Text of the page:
Alan Snow, animated films, animated movies, Author, Ben Kingsley, Elle Fanning, family films, Family Movies, Gloria Oliver, Isaac Hempstead Wright, Jared Harris, Laika Animation, movie reviews, Movies, Simon Pegg, stop motion animation, The Boxtrolls, Unveiling the Fantastic
Starring: Ben Kingsley, Isaac Hempstead Wright, Elle Fanning, Jared Harris, Nick Frost, Richard Ayoade, Tracy Morgan, Dee Bradley Baker, Steve Blum, Simon Pegg, and more.
Directed by: Graham Annable and Anthony Stacchi Screenplay by: Irena Brignull and Adam Pava Based on the Novel by: Alan Snow Music by: Dario Marianelli
Premise: Eggs, a young boy raised by Boxtrolls, encounters a girl as he tries to find his kidnapped friend, Fish. But, Winnie is not the only thing he discover while up in the human world, he also finds out that lies are being told about those who raised him. That the town believes Boxtrolls to be evil and must be eradicated. (Rated PG)
1) Acting – Total Thumbs Up: Ben Kingsley made a fun Archibald Snatcher, especially when eating cheese. Isaac Hempstead was adorable as Eggs. Elle Fanning as Winnie was a total hoot. Not your typical girl that one. Nice! Nick Frost, Richard Ayoade, and Tracy Morgan added a lot of depth to the film and were a lot of fun as Snatcher’s stooges.
2) Artwork/Animation – Total Thumbs Up: Laika just gets better and better. Their combination of physical sets, poseable characters, CGI, and blending of other effects just make for truly spectacular and fun visuals.
The look and feel of the Boxtrolls cavern was scintillating. And the contraptions and beauty they create from human trash endearing. The cavern was even a self contained eco system, with the boxtrolls wondering above solely for scavenging purposes. (They seem to not be able to help themselves!)
I also totally loved the weird town – a steep mountain of houses and shops – a totally isolated little island. And the trolls themselves were utterly adorable.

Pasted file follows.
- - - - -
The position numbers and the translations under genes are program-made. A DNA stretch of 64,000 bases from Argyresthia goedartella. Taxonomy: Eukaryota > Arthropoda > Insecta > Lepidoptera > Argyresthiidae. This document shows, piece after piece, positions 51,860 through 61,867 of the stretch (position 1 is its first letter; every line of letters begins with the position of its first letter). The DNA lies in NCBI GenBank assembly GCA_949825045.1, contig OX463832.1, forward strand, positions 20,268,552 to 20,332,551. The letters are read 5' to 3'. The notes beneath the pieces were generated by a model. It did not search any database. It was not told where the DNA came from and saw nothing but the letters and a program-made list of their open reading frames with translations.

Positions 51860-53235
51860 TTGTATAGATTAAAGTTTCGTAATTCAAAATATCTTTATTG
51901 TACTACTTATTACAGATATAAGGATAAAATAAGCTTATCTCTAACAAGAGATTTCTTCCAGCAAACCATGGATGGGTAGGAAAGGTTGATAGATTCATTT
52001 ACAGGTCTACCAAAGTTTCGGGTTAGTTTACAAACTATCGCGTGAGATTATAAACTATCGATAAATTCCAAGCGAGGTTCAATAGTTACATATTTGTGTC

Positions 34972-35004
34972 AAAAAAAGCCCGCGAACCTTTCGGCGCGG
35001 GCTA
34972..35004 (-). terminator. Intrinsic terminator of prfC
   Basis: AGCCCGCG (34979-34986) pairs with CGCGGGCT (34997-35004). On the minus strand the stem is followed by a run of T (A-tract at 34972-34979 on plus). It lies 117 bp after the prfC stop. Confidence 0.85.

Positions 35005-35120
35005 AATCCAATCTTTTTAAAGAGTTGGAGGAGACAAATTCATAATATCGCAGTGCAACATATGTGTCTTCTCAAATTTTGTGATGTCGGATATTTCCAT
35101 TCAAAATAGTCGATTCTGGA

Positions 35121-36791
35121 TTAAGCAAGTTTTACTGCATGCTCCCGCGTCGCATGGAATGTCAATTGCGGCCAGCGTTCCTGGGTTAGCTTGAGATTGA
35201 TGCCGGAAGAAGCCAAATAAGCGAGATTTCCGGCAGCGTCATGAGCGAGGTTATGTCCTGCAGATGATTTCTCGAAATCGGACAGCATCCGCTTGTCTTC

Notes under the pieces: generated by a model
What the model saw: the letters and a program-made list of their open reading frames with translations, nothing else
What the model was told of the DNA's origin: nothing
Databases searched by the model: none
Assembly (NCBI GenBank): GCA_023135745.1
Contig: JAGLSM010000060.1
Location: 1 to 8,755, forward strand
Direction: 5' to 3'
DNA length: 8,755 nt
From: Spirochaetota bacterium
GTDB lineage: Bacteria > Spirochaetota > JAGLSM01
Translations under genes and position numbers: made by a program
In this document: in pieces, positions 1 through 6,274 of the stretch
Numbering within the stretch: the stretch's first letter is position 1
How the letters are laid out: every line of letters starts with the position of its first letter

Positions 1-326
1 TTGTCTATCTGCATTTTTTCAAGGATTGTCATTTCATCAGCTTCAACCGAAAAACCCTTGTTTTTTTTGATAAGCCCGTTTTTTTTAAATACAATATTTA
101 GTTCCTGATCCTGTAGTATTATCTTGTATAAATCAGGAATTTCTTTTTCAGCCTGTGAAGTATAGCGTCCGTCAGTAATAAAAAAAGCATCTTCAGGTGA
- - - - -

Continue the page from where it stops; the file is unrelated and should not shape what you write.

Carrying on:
3) Plot/Story – Total Thumbs Up: Though the commercials give it away, the film starts in such a manner as to make the audience believe there might be something evil about the Boxtrolls. Their glowing eyes and expressions alone are enough to give anyone a fright.
There are a lot of types of evil represented in this film. It was truly a lovely representation of several kinds, yet it was left entirely to the audiences’ interpretation rather than getting preachy or sanctimonious. There’s the evil of indifferent parents, the evil of selfishness, the evil of neglect with regards to work which affects others as well as family, the evil of assuming you’re good and just rather than think about what you’re actually doing and what it means.
Loved the use of red hats and white hats – a concept tying back to religious infighting amongst oriental monks in ancient times. I also enjoyed the ungirly like bloodthirstiness of Winnie. Her fascination with gore and the horrific – too funny.
The Boxtroll society was fascinating as well, all cogs of the same machine, yet individuals with different tastes and quirks.
Archibald Snatcher was a wonderful bundle of contradictions and surprises. He has a dream and it is worth any price – you won’t believe what he’s gone through and willing to go through for it on a personal level either. Dang!
The conversations between Mr. Trout and Mr. Pickles were brilliant. Like Snatcher, they too believed in things not necessarily true or real, yet clung to them for all they were worth.
Conclusion: “The Boxtrolls” is a very cute film with tons of unexpected depth and food for thought. The animation is great and fun. Lots of stuff for both kids and adults. And there’s a super cool bit in the credits where the curtain is moved aside and the audience can see the magic behind the product as it plays. Nice!
Rating: 4 out of 5 (Hubby’s Rating: Worth Full Price of Admission)